"Remember, remember, the 5th of November". Bonfire Night, or Guy Fawkes Night in the UK, is a night dedicated to lighting fireworks and great bonfires, in remembrance of the Gunpowder Plot. The failed attempt to blow-up the British parliament and the king James the I in 1605. Guy Fawkes became the most famous of the conspirators, as it was he who was supposed to light the fuse that would blow-up the king. In the UK there has been a long tradition of children building an effigy of Guy Fawkes, before Bonfire Night, and touting the streets asking passers-by for a "Penny for the Guy!" The Guy they built would then be burned a bonfire on the night of the 5th.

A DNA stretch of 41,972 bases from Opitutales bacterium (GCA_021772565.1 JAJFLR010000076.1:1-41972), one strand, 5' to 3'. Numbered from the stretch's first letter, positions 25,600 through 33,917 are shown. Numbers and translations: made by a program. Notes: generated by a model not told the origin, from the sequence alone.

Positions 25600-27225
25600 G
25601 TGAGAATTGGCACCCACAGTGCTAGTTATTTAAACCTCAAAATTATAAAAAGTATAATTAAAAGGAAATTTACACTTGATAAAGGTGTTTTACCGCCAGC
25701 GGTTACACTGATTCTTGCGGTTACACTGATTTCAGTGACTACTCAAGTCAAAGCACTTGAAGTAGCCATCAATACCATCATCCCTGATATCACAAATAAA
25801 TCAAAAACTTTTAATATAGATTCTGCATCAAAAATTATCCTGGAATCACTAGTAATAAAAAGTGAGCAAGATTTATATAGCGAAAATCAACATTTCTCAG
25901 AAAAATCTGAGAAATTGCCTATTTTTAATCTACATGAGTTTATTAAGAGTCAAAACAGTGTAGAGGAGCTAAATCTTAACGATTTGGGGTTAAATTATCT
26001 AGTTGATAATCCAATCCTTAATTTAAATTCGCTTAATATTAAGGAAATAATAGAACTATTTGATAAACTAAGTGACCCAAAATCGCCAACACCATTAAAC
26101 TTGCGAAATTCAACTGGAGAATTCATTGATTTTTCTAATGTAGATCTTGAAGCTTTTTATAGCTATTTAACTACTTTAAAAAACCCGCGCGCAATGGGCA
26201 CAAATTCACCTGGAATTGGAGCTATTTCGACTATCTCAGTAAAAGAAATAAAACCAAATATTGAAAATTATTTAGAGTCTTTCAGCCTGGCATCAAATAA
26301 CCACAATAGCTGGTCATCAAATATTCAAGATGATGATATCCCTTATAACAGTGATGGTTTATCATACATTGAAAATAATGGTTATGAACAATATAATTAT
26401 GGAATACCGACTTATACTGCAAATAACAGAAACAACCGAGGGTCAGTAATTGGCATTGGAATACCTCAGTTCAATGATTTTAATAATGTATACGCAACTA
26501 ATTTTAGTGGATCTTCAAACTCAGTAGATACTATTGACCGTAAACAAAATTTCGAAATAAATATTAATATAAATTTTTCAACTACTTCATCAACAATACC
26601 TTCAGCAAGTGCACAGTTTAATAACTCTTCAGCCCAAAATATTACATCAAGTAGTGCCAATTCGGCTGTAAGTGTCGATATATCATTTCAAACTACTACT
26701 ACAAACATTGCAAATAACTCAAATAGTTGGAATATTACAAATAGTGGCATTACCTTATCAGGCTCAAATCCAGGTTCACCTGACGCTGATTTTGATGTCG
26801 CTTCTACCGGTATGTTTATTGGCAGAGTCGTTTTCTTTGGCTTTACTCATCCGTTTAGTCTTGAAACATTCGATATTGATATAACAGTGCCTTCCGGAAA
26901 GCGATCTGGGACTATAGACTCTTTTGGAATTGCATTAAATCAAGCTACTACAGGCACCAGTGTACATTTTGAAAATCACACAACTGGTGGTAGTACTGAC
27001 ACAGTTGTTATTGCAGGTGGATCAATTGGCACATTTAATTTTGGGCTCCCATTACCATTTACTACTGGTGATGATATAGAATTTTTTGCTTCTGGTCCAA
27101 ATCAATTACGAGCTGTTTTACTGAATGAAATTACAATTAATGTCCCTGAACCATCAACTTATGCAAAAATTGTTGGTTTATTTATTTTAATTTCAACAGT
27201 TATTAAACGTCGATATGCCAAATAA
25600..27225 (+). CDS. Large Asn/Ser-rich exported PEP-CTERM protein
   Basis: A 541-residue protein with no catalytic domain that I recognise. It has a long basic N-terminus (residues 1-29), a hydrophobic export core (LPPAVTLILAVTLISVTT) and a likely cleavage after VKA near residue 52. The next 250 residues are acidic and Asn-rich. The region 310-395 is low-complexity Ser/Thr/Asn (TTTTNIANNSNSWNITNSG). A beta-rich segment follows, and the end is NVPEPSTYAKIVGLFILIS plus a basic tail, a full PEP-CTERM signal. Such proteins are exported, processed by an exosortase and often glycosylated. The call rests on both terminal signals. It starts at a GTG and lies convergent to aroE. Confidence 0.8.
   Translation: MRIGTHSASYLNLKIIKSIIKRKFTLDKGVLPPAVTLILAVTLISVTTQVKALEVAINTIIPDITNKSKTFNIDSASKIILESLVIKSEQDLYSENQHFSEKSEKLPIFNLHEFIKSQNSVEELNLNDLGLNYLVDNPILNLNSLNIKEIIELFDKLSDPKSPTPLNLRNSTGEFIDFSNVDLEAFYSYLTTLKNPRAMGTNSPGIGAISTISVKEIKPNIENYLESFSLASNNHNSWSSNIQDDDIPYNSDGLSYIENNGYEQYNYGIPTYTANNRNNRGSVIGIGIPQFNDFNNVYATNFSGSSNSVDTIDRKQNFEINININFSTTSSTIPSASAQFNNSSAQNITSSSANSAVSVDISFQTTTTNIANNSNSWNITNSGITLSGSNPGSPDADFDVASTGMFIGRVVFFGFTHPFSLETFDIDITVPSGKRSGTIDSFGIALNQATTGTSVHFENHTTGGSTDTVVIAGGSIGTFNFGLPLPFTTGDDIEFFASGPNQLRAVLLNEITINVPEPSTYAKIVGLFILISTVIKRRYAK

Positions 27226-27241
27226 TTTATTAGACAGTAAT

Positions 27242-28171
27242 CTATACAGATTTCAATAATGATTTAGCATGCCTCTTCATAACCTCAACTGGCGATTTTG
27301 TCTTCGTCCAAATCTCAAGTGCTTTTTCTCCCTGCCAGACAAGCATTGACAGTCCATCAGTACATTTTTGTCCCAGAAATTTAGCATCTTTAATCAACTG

The tradition has almost totally died out now. Partly due to the side-lining of Bonfire Night for the Americanised Halloween tradition of Trick or Treating, and partly due to health and safety issues of children being involved with and closely associated with fire. Local authorities clamping down on communities building their own bonfires, to be replaced by sanitized municipal versions that have lost the thrill of seeing our cities in flames many of us old enough to remember hark for still. So we have seen the sad decline of scruffy little street urchins pushing an effigy of Guy in a baby's pram, made from their dad's only clothes, stuffed with their mum's laddered stockings and newspaper. Begging anyone who would listen for a "penny" that they could later spent of fireworks and bags of sweets. Connecting with their pagan roots and questioning authority, in a reminder of a key event in Britain's political history. A lost element of our cultural landscape and a sadly missed traditional example of outsider art.